What are the northern lights?
What are the northern lights? They look like this… Unless you’re in the south.
If you’ve ever seen the northern lights, you know that they’re just plain crazy. All sorts of colored lights dance across the sky, sometimes for hours on end. The northern lights can be green, red, white, blue, pink, orange, yellow, and just about anything in between. After watching them for a while, you start thinking, “What are the northern lights?” Today, we are going to figure it out once and for all.
The northern lights could be one of many things
Scientists will tell you that the northern lights are created when charged particles from our sun impact atoms in the magnetosphere, creating light. Oxygen atoms create the more common green northern lights, and nitrogen atoms create the blue and red lights. Do you know what I think about all of this science stuff? BORING! Let’s look at some other theories about the northern lights and ascertain the truth for ourselves.
If you live in the north, you have your own explanation for northern lights
All sorts of people from all over the planet live far enough north to see the northern lights. They all have a pretty convincing explanation for the northern lights. Let’s see what they are because we are way too smart for all that science mumbo jumbo.
What are the northern lights according to the Canadian Inuits?
The Inuits lived in Canada for millennia, so they know more about northern lights than anyone else. They believed that the lights were spirits of dead ancestors playing a ball game with a walrus skull. In this game, the walrus skull was the “ball,” which makes you wonder about the rules of this game. Walrus have big tusks that can measure a few feet long, so that sounds like a pretty crappy ball. However, Inuits living on Nunivak Island believed that walrus spirits were playing with a human skull “ball,” which makes a lot more sense.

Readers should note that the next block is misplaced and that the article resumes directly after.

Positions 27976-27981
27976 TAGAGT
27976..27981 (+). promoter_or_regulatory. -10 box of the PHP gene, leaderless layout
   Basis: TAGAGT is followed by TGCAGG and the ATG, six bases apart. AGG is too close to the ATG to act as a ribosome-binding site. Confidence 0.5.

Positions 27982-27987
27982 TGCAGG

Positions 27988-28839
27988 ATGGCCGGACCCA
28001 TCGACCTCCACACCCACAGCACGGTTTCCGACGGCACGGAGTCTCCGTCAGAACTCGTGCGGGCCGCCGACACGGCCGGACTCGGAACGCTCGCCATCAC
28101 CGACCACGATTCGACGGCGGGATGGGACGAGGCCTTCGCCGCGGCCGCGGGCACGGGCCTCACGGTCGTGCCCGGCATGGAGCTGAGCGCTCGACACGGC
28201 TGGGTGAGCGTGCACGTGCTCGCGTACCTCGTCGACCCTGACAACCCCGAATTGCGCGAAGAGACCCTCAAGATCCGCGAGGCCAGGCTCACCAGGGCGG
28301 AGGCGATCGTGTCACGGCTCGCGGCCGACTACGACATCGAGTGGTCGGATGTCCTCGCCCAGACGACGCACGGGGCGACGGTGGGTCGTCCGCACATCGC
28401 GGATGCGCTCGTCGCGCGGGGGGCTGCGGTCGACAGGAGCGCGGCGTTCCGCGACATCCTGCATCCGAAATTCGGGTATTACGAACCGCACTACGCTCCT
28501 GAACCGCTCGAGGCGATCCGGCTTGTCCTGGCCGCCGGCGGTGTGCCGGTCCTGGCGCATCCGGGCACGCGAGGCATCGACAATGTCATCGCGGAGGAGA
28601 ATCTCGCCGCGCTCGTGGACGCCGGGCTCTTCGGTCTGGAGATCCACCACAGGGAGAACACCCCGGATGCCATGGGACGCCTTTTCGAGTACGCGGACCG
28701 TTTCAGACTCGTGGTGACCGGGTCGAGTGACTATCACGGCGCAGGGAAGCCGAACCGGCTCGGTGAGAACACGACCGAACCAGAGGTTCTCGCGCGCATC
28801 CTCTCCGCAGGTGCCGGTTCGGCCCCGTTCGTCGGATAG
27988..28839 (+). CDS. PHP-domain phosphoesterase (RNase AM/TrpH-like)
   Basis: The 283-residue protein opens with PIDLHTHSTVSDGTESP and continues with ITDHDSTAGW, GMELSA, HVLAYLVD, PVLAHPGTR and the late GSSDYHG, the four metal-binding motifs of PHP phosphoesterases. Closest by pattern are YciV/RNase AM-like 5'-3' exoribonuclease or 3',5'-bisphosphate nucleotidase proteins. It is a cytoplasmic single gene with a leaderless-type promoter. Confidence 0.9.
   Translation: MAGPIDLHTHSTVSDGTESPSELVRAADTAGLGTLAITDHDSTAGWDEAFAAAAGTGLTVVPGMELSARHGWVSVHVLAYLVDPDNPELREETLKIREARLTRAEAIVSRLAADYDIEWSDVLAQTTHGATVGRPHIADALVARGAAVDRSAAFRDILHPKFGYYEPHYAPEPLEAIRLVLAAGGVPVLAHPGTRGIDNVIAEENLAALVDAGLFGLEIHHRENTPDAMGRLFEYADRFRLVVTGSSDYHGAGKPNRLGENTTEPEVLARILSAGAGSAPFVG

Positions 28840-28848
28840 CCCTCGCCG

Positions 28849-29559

What are the northern lights according to the Alaskan Inuits?
Alaskan Inuits believed the northern lights were the spirits of animals they hunted and ate. That means the northern lights could be dead spirit salmon, or spirit seals, or spirit whales. You get the idea. I don’t know how I would feel about seeing the beaver I slew and ate flying around all over the sky. It would probably make me nervous. Inuits living in Barrow thought the lights were evil and they carried a knife to protect themselves from them. That’s kind of weird. It makes you wonder if the lights were more aggressive back then.
What are the northern lights according to the Vikings?
The Vikings thought that the northern lights were spears, but they thought everything looked like spears. In Norse mythology, they thought the lights were female warriors on their way to Valhalla. They called women soldiers Valkyries, which is a pretty cool name.
What are the northern lights according to the Swedish?
Fisherman in Sweden believed that the lights were good luck. When they saw them, they believed the fishing would be really good. It’s funny how fishermen have always been superstitious. I still believe it’s bad luck to keep the first fish you catch, and that’s just stupid. Also, Swedish fish, am I right?
What are the northern lights according to the people of Hudson Bay?
These native people believed the northern lights were demons carrying lanterns. The demons were chasing lost souls, presumably to add to their collection. This one is pretty convincing because you gotta figure collecting souls is something that demons are into.
What are the northern lights according to the Fins?
The magic fox of Finland has a lot to say.
People from Finland believed that the lights were created by a mystical fox. The fox would dance around and its bushy tail would spray snow and sparks all over the sky. This one is pretty appealing. I like the thought of some giant magic fox spraying light everywhere. Sounds trippy. Let’s just say this one is fact and leave it at that.
This sure was a fun romp through the heavens to explore the true meaning of the northern lights. Now that we know the facts, we can correct those fancy science types and tell them all about the Magic Fox of Finland. That will make their head spin!